Meat industry must unit for FTA
Newly appointed president of the Sheepmeat Council of Australia, Jeff Murray, says the industry needs to work together to capitalise on the China free trade deal.
Mr Murray made the comments after the National Farmers' Federation National Congress was held at the Australian Institute of Sport Arena in Canberra last week, where more than 350 representatives from Government held industry-focused discussions on infrastructure required to meet the onslaught of Asian demand for Australian food products.
The signing of the China-Australia Free Trade Agreement will see a tariff elimination on sheepmeat products over eight years, offal over five-10 years and on skins over five-eight years, which allows Australia to be competitive in the future with New Zealand.
The council says, when fully realised, this deal could lift the baseline price of lamb and mutton and significantly increase the farm gate returns of producers, with estimates that a complete tariff phase-out by 2023 could increase meat prices by between 13-26 c/kg (dressed weight above baseline levels).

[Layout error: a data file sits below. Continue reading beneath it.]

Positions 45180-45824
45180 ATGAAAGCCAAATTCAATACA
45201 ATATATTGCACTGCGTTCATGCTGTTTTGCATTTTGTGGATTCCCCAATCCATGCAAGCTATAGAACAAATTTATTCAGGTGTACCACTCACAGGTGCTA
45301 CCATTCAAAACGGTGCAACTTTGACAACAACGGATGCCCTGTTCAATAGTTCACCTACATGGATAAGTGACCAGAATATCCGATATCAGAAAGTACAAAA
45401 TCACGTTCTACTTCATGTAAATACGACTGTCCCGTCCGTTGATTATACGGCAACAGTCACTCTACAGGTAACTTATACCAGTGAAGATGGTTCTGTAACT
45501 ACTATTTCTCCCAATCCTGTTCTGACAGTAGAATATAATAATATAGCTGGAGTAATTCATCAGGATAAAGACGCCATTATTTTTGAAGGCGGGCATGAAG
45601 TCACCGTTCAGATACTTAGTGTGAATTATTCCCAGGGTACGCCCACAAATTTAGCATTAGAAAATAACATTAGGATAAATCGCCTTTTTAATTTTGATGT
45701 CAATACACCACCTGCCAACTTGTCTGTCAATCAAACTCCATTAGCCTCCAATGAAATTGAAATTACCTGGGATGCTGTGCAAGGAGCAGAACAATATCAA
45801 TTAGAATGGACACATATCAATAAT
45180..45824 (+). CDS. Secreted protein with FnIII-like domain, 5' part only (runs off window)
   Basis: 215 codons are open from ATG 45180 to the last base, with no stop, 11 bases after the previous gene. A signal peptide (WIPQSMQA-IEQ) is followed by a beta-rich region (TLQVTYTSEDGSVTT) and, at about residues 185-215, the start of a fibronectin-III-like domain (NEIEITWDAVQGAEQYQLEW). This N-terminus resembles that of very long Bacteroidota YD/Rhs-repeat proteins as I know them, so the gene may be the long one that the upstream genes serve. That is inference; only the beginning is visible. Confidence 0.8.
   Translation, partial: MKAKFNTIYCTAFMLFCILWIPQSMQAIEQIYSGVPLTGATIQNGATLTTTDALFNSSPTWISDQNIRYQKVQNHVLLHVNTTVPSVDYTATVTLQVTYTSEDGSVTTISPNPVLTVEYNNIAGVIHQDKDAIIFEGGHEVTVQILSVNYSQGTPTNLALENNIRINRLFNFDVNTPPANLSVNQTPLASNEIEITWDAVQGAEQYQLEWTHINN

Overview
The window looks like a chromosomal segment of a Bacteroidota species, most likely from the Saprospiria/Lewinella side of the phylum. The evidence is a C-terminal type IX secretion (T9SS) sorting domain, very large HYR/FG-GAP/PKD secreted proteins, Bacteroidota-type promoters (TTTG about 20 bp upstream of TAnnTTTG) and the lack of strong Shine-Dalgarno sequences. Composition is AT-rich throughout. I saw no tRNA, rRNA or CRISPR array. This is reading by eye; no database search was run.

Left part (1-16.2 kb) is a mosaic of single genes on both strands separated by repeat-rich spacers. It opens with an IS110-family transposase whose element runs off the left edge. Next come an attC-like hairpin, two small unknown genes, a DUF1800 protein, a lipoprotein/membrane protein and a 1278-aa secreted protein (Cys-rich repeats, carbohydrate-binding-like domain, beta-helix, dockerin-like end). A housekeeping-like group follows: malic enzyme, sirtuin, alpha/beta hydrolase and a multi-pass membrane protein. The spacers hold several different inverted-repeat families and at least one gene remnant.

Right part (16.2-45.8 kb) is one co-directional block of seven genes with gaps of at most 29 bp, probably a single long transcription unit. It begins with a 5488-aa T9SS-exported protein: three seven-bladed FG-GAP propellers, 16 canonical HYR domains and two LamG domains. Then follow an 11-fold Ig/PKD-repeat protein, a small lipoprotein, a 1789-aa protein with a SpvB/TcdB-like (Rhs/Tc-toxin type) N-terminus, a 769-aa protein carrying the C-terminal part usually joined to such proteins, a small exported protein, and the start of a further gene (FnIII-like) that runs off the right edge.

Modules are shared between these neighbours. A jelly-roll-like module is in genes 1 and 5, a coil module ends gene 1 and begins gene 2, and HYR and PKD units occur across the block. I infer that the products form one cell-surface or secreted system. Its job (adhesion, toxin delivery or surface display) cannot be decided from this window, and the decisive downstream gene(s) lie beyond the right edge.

"From a sheepmeat perspective, we need to ensure our infrastructure allows for the efficient and competitive transport of livestock produce," Mr Murray said.
"Working with the Red Meat Advisory Council, we are optimistic the industry will be adequately accounted for when the Agricultural Competitiveness White Paper is finally released, but, having said that, there is still work to do from all parts of industry to capitalise on the China opportunity."
Mr Murray said the conference was also an exciting opportunity for him to find his feet in his new role.
"I am excited to be able to lead the industry through an important period in its history," he said.
"This conference for me was a lot about looking and learning I have realised the NFF deals with many cross-sectoral issues and it will take some time for me to get across them all."
Mr Murray was appointed president last week after serving as SCA's vice-president and takes over the top role from Central West New South Wales producer Ian McColl, who completed his maximum three-year term as president.
Alexander MacLachlan, a producer from Linden Park in South Australia, was elected as SCA vice-president and David Boyle, York, was elected as SCA's honorary treasurer.
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